Julbord (or smorgasbord to you on the other side of the duckpond)

Before the new year arrives and the Christmas holiday becomes a memory, I thought I would talk a little bit about the Swedish custom of the Julbord. To my friends here in Sweden, Ok, you dont have to read this. You already know what Im talking about. But to those of you still back in my mother country, you might find this interesting.

The Swedish word smörgåsbord is a combination of the word smörgås which means sandwich (or literally “buttered”) and bord, which means table; so a smörgåsbord is literally a sandwich table, which is a bit of an understatement since there is a lot more than sandwiches on it. The classic Swedish Julbord is a large smörgåsbord traditionally eaten with family and friends on Christmas Eve. From the beginning of December, most restaurants offer, for a fixed price, a Julbord dinner several times a day until just before Christmas. While they vary in size and price, these Julbords offer an astonishing selection of Swedish dishes. And if you go to eat Julbord with Swedish friends and family, it’s a good idea to know how to do it.

As an American living in Stockholm I didn’t expect that attending my first Julbord would be as confusing as it turned out to be. After all, I had been to many a Bar Mitzvah or wedding with its American style smorgasbord or buffet. My method was to put everything I thought looked tasty on my plate and sit down and begin eating. If something proved to be really yummy, I went and got more – if there was anything left. But a Julbord is not simply an “eat till you drop” buffet.

Even though the serving tables are filled with a selection of all different types of dishes, both familiar and unknown, a traditional Julbord is typically eaten in three stages.

The first stage consists of the chilled fish dishes. On a small plate you select from a variety of herring, salmon and even other seafood such as smoked eel or shrimp. There is herring in cream sauce, herring in dill, herring in mustard sauce, herring in sherry, herring that is first fried and then pickled. Together with the herring you eat boiled potatoes and even hard boiled eggs. Other fish dishes include smoked salmon and gravlax (salmon cured in sugar, salt and dill). With this you can also have bread and butter but why stuff yourself on bread when there is so much else to try?

After you’ve tasted all the fish (don’t fill up because there won’t be room for the rest of the meal) comes stage 2. You get a new, clean plate (the waiter will remove your dirty plate) and choose from the collection of cold sliced meats, such as turkey or roast beef and especially the Julskinka or Christmas ham. This is traditionally boiled or baked with a mustard/bread crumb crust around it. It is served cold and sliced thin. Other cold dishes are eggs with caviar, deviled eggs, leverpastej (or pate), sliced cheeses, and various garnishes and salads: including cucumbers in vinegar and sugar, potato salad, pickles both sweet and sour, sliced tomatoes and a selection of various sauces. These are eaten either with more boiled potatoes or as open-faced sandwiches on various types of bread spread with butter or majonaisse.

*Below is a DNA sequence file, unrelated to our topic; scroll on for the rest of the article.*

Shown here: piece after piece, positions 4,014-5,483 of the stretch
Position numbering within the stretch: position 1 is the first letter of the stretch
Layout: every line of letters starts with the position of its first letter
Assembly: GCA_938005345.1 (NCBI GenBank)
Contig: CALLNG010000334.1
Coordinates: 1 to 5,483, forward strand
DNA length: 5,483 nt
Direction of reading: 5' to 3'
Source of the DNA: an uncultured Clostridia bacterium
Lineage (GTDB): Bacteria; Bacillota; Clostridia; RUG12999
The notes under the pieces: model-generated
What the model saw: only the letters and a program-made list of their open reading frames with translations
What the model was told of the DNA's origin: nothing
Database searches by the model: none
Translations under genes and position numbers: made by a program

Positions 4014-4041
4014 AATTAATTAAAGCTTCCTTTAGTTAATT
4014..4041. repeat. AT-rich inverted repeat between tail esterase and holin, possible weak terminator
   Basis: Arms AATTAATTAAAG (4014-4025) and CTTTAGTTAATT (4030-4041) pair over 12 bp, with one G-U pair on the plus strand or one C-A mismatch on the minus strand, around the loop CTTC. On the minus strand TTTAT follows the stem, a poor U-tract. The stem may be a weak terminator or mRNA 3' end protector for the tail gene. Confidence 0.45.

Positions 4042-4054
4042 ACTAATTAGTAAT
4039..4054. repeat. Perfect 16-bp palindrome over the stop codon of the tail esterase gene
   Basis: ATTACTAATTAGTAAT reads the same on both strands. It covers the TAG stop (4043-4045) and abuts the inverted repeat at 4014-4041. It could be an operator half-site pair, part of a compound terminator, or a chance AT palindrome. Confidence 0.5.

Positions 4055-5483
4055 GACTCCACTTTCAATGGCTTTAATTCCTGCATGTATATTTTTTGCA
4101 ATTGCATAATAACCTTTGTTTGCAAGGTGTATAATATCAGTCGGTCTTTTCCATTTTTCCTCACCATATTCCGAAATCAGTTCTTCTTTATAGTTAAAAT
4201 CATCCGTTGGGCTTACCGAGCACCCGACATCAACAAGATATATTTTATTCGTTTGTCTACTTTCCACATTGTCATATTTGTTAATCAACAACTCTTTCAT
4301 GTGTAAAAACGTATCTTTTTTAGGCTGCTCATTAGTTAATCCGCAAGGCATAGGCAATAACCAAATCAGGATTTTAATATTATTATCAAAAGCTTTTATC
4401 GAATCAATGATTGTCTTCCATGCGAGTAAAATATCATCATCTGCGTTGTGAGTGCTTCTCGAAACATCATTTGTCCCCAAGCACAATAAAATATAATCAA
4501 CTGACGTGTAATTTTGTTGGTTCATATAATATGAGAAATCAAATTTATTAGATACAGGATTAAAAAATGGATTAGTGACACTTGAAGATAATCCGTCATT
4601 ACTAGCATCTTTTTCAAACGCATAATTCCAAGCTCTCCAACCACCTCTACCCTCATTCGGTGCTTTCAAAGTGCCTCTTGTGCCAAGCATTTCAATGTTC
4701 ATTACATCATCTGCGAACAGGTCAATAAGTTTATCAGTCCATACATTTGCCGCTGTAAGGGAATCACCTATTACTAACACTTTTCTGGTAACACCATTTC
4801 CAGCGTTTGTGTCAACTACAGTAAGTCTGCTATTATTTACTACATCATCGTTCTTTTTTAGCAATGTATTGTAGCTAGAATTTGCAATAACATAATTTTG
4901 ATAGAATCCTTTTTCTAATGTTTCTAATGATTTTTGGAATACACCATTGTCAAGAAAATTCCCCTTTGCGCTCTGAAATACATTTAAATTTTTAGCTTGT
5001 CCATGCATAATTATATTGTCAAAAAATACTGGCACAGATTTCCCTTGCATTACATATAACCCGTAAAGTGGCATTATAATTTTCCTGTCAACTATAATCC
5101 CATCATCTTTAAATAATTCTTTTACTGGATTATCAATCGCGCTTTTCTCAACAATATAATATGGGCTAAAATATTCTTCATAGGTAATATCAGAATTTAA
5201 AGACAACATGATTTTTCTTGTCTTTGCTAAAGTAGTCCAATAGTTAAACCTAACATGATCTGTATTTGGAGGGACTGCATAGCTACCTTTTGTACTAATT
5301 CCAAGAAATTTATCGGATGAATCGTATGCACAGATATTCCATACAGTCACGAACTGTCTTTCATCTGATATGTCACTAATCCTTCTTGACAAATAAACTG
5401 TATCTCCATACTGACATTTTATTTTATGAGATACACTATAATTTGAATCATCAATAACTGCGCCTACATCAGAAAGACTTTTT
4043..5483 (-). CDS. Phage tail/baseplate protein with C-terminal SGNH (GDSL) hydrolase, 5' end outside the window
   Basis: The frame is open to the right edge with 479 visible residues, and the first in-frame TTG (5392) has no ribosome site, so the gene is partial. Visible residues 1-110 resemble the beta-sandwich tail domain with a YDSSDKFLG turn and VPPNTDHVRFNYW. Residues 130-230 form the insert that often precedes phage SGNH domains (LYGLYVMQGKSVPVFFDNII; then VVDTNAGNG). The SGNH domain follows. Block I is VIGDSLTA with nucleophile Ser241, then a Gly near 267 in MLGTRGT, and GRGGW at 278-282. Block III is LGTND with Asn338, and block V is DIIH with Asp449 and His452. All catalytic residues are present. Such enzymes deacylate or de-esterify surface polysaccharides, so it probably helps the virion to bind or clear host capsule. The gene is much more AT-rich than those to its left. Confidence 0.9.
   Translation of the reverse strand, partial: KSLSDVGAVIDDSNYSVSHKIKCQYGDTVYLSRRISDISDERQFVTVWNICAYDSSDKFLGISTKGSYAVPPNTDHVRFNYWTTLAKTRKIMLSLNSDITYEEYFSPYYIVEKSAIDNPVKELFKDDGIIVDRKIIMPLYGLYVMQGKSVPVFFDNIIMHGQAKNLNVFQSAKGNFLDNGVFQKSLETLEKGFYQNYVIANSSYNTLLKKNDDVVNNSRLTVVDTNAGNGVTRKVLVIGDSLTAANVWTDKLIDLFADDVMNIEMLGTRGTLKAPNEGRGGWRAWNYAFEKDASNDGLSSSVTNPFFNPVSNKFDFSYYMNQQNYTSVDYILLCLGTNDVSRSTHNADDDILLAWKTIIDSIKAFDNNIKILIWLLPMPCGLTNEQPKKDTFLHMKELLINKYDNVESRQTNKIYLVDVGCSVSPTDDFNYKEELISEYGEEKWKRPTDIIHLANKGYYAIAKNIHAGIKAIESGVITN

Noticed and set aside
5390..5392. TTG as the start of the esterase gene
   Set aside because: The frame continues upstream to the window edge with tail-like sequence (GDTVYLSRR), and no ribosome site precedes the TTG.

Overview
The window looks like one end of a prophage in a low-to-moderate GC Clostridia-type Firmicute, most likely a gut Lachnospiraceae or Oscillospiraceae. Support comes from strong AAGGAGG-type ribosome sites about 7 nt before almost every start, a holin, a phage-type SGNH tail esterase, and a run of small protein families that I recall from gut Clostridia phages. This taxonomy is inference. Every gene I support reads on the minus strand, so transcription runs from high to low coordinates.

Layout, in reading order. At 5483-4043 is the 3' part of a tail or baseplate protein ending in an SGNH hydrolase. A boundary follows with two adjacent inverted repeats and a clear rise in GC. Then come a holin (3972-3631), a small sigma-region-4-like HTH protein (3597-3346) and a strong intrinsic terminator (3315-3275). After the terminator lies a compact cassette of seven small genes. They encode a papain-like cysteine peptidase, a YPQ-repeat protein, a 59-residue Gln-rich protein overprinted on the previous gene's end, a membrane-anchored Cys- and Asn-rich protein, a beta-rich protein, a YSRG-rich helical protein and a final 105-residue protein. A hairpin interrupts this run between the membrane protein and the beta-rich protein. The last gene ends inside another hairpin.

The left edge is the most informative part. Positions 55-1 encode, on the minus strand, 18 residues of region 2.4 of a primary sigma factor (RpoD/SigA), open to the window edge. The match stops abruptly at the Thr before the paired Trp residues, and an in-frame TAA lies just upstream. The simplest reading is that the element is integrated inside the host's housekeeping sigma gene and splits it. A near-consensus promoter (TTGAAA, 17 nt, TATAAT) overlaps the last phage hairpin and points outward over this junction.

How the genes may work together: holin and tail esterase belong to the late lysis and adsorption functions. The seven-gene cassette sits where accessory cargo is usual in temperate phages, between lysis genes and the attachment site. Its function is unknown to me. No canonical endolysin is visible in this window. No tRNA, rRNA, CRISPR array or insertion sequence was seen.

Now comes stage 3. Any more room left? Once again get a clean plate and its time to start with the hot dishes such as small meatballs, prinskorv (small sausages), koldomar (meat stuffed cabbage rolls), jellied pigs feet, lutfisk (a kind of overcooked cod served with thick white sauce), revbenspjäll (oven-roasted pork ribs), and Janssons Frestelse, Jansson’s Temptation, a dish of matchstick potatoes layered with cream, onion and anchovies and baked to a crisp golden brown. Some side dishes are red beet salad, or warm stewed red cabbage. If you still have room you can try dopp i grytan, bits of bread dipped in the broth left over after boiling the ham, or even scrambled eggs and bacon. Fresh garden vegetables and raw vegetable salads were not often seen on traditional Julbords due to the season and their lack of availability. But now in our more health conscious age and because of increased availability, that is changing.

By the end of the evening, if you can still move, its time for dessert. You can have some risgrynsgröt or rice porridge, eaten with hallensylt (raspberry jam) or sprinkled with cinnamon. (If you find the almond hidden in the porridge, it means you are destined to marry within the year) or choose from a selection of berry filled pies and pastries. There are also the familiar pepparkakor to munch on along with a nice cup of strong Swedish coffee to round off a delicious evening of eating.

God Jul och Tack för maten!

One Response to “Julbord (or smorgasbord to you on the other side of the duckpond)”

  • Britta Jacobson Penman Says:

    This is the best I have ever heard or read explaining what our Swedish Christmas Eve Smorgåsbord is all about. Our family continues this Swedish tradition here in the USA. Our family, neighbors, and friends enjoy the food and fun with us.

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